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Advisor: J McAna Jefferson College of Population Health, Thomas Jefferson University, Philadelphia, PA.


The purpose of this Capstone project was to propose a comprehensive smoking cessation program for Thomas Jefferson Narcotic Addict Rehabilitation Program (NARP), Jefferson’s methadone clinic. Opiate dependent, methadone maintained patients have higher smoking prevalence rates and lower smoking cessation rates than the general population. Despite this, the majority of methadone clinics do not have programs in place to assist patients in smoking cessation. This is the case at NARP. Despite staff training in principles of harm reduction as well as the Stages of Change in application to illicit substance use, there is no carry over to nicotine dependence. A survey of NARP patient’s was conducted as part of a needs assessment and 25% of the patients were surveyed. 95% of patients reported smoking (across all gender, racial/ethnic groups the lowest smoke rate was 90%), with an average start age of under 18, across all gender, racial/ethnic groups. With the exception of Latino men, there was a moderate interest in smoking cessation. The proposed smoking cessation program includes identifying all patients who smoke: both new and existing patients and through the use of nicotine dependent scales and smoking algorithms, determine their readiness to stop smoking. Utilizing group and individual therapies, patients will be assisted in moving through the Stages of Change in an effort to increase smoking cessation rates. Publically available curricula will be modified and utilized by clinical staff to achieve this end. The patients and clinical staff will work in tandem with the medical staff in order to facilitate the use of Nicotine/Non-nicotine Replacement Therapies. Evaluation will be based on decreased scores on the nicotine dependence scales as well as follow up surveys on patient report of smoking. The goals of the proposal are to reduce the smoking prevalence of patients, decreasing their risk of smoking attributable health conditions, and decreasing the medical costs of treating smoking attributable health conditions.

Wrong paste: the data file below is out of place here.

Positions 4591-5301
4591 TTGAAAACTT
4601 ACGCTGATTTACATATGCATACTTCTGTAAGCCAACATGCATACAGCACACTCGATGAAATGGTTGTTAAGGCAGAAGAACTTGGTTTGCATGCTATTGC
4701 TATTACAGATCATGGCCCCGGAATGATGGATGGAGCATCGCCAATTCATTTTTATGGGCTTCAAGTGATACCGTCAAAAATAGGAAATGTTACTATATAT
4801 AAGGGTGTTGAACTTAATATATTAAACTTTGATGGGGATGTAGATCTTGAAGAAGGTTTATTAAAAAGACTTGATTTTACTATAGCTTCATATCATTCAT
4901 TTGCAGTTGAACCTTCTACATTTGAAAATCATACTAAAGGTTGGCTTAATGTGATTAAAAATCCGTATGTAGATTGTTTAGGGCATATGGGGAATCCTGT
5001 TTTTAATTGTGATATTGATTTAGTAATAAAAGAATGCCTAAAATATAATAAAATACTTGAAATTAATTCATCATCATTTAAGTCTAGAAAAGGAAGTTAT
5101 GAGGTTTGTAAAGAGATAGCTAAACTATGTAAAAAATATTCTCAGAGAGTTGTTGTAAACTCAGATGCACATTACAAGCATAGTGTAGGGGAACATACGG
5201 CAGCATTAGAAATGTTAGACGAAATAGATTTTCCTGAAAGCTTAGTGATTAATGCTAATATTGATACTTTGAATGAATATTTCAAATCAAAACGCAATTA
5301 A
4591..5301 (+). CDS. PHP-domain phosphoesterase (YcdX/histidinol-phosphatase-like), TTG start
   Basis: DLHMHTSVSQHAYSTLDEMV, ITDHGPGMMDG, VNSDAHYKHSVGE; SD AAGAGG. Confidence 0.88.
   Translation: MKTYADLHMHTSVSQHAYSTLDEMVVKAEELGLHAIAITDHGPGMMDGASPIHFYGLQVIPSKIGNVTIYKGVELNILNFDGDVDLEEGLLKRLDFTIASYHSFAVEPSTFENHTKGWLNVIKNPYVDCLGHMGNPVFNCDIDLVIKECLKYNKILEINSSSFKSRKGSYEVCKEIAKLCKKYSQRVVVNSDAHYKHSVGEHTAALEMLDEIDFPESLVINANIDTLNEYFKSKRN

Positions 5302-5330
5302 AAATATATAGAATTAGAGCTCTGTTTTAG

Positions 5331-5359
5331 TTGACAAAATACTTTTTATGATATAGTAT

Presentation: 25:21